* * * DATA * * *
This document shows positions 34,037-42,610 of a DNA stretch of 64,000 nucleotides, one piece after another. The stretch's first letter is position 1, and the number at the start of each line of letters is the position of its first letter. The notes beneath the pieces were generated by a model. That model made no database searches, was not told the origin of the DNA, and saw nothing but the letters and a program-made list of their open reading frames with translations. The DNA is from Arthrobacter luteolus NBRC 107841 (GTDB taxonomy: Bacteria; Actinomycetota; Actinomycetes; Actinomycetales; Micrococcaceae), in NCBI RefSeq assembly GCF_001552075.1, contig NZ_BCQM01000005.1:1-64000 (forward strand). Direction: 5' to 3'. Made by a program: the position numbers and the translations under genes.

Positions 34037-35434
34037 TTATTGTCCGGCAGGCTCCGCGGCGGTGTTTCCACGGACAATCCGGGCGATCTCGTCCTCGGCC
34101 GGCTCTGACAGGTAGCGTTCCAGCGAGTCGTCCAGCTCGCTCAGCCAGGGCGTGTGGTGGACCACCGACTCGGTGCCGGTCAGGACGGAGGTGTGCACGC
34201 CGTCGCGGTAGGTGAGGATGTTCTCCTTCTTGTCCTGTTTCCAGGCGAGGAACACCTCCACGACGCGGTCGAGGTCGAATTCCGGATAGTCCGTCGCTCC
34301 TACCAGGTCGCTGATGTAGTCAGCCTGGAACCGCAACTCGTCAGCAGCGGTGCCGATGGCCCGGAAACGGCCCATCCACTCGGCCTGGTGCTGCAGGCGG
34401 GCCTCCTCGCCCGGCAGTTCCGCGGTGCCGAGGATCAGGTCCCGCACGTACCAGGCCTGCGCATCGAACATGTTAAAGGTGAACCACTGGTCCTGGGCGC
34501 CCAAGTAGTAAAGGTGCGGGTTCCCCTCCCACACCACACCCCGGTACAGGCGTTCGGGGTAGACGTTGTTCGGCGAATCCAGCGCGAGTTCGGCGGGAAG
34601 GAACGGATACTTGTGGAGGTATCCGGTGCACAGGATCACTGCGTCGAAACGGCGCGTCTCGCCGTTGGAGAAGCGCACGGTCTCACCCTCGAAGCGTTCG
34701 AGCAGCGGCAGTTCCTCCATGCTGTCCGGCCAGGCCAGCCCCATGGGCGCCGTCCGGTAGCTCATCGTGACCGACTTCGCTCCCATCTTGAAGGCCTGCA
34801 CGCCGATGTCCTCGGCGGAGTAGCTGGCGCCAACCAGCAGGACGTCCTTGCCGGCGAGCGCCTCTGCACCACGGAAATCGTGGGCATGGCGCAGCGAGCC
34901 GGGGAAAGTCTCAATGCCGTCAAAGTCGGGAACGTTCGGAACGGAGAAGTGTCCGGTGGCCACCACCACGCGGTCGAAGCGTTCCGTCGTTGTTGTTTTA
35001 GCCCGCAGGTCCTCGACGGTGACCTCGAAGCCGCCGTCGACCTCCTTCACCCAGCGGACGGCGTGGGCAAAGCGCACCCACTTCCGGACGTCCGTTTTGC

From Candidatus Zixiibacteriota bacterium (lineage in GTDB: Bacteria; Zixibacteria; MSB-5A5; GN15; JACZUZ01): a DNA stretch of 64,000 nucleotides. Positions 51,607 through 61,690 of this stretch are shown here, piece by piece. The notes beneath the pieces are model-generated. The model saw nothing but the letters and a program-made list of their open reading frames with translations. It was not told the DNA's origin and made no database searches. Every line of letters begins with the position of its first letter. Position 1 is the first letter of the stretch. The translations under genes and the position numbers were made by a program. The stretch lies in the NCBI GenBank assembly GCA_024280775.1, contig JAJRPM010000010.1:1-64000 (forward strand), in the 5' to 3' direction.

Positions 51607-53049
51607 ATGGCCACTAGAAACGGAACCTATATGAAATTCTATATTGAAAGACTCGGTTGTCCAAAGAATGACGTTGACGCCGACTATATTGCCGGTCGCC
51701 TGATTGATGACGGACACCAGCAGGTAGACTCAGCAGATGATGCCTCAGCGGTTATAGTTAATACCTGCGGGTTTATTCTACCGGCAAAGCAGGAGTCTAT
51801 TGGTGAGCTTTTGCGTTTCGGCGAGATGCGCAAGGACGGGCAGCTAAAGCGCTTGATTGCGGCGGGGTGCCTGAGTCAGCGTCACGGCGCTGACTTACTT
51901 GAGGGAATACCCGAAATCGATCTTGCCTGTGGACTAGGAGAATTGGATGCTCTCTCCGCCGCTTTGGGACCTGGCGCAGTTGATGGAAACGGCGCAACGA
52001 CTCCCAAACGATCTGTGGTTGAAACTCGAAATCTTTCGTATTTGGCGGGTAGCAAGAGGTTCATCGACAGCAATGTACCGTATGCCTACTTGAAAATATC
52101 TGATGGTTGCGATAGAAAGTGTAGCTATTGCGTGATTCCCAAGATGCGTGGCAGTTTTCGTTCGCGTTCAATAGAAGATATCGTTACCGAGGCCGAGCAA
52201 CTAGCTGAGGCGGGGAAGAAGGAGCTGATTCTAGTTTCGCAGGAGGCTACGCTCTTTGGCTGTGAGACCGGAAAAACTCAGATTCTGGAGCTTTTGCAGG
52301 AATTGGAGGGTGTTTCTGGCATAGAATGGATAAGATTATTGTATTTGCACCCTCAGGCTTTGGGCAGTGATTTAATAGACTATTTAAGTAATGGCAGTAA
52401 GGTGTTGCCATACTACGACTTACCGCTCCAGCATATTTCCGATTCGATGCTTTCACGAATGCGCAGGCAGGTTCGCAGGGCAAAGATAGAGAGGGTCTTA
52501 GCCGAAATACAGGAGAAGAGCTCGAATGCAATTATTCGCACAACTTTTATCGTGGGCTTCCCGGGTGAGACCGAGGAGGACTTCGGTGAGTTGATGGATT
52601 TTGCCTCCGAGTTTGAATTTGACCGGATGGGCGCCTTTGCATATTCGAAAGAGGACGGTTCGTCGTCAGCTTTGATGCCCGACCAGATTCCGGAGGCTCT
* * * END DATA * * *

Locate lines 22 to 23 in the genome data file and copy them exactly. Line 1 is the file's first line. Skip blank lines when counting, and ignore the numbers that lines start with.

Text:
52201 CTAGCTGAGGCGGGGAAGAAGGAGCTGATTCTAGTTTCGCAGGAGGCTACGCTCTTTGGCTGTGAGACCGGAAAAACTCAGATTCTGGAGCTTTTGCAGG
52301 AATTGGAGGGTGTTTCTGGCATAGAATGGATAAGATTATTGTATTTGCACCCTCAGGCTTTGGGCAGTGATTTAATAGACTATTTAAGTAATGGCAGTAA